Assessing the mental health of pregnant and postpartum women during COVID-19

A new survey aims to shed light on the level of stress that pregnant and postpartum women are facing around the world during the COVID-19 pandemic, and to assess their well-being and mental health.

The survey is sponsored by Harvard T.H. Chan School of Public Health and Pregistry, a website for women and health care providers that contains information, tools, and resources focused on healthy pregnancies and healthy babies. Karestan Koenen, professor of psychiatric epidemiology, and Sonia Hernández-Díaz, professor of epidemiology, developed the survey.

Millions of women will give birth during the COVID-19 pandemic, but the consequences for pregnant women and their offspring are unknown, Koenen said. The lack of information can lead to anxiety among pregnant women, women who are considering becoming pregnant, and their families. And the public health measures needed to mitigate the spread of COVID-19 present unique challenges to pregnant and postpartum women, she said.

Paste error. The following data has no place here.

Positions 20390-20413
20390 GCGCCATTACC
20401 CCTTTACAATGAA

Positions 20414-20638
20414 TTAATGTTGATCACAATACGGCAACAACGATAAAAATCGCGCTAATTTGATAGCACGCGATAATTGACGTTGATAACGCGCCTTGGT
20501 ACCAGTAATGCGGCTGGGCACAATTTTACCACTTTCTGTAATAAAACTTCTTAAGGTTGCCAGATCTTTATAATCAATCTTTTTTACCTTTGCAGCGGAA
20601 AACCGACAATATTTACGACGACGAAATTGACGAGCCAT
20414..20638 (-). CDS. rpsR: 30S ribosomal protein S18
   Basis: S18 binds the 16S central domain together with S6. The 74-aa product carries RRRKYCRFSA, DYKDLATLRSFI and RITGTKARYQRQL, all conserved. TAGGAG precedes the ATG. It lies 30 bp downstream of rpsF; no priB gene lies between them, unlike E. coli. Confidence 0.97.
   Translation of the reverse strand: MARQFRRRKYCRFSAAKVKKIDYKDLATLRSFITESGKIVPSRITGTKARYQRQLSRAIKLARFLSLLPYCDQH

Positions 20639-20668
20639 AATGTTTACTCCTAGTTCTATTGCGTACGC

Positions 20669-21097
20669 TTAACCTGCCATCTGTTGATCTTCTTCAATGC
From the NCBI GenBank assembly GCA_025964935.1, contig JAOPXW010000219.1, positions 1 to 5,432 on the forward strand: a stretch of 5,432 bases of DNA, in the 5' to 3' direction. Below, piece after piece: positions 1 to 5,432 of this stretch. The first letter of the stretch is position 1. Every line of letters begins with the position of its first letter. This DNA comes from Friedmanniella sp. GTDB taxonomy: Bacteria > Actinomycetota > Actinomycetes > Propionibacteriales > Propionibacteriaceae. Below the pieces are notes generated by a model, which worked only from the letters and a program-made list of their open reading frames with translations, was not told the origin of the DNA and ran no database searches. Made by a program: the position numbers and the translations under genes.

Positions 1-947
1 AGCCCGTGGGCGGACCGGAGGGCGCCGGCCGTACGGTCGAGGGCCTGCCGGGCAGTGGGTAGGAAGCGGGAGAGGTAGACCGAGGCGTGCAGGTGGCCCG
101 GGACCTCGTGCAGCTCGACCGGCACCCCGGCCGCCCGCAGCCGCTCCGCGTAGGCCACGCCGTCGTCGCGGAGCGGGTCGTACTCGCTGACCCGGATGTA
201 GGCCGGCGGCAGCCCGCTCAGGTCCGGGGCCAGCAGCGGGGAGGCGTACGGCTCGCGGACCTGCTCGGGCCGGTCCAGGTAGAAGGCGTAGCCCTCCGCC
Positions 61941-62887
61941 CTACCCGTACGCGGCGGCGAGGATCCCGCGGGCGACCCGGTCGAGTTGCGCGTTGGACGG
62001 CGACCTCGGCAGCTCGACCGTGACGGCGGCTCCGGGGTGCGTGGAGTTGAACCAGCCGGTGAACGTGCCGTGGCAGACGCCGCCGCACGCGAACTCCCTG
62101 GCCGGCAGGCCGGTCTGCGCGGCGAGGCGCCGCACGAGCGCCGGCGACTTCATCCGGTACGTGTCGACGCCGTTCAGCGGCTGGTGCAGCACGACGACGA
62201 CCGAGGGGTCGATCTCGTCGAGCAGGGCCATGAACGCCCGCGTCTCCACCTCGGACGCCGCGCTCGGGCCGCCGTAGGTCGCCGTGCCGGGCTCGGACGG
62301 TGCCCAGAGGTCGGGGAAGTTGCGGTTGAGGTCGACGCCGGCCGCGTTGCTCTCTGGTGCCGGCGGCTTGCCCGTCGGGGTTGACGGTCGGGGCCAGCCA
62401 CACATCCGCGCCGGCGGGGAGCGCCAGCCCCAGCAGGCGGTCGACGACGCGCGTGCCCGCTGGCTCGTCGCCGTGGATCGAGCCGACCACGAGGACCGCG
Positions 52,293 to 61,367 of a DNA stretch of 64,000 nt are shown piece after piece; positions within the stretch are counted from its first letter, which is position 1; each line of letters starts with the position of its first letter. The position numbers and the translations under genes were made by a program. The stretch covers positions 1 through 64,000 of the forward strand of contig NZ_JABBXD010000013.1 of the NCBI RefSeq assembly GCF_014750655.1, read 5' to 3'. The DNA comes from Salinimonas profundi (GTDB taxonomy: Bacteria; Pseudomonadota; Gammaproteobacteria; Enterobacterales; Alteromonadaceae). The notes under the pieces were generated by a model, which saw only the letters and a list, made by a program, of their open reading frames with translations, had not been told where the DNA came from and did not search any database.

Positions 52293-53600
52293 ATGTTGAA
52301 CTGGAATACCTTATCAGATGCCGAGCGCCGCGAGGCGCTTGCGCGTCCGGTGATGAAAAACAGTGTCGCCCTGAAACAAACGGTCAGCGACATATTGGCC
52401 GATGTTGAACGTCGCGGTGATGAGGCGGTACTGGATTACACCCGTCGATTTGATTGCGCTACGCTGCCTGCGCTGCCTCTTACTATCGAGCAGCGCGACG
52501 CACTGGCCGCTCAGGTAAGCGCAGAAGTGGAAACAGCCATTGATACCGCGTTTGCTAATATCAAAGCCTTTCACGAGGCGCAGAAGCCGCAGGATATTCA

Koenen and Hernández-Díaz hope that the survey will provide important information about how pregnant and postpartum women are faring during the pandemic. Survey questions aim to discover, for example, how often women check the news and social media about COVID-19; what worries them most about the disease; the effect of the pandemic on their sleep, diet, and relationships; whether they’ve been feeling anxious or depressed; and information about their support systems.

Sign up for the survey: Health and Wellbeing of Pregnant and Post-Partum Women During the COVID-19 Pandemic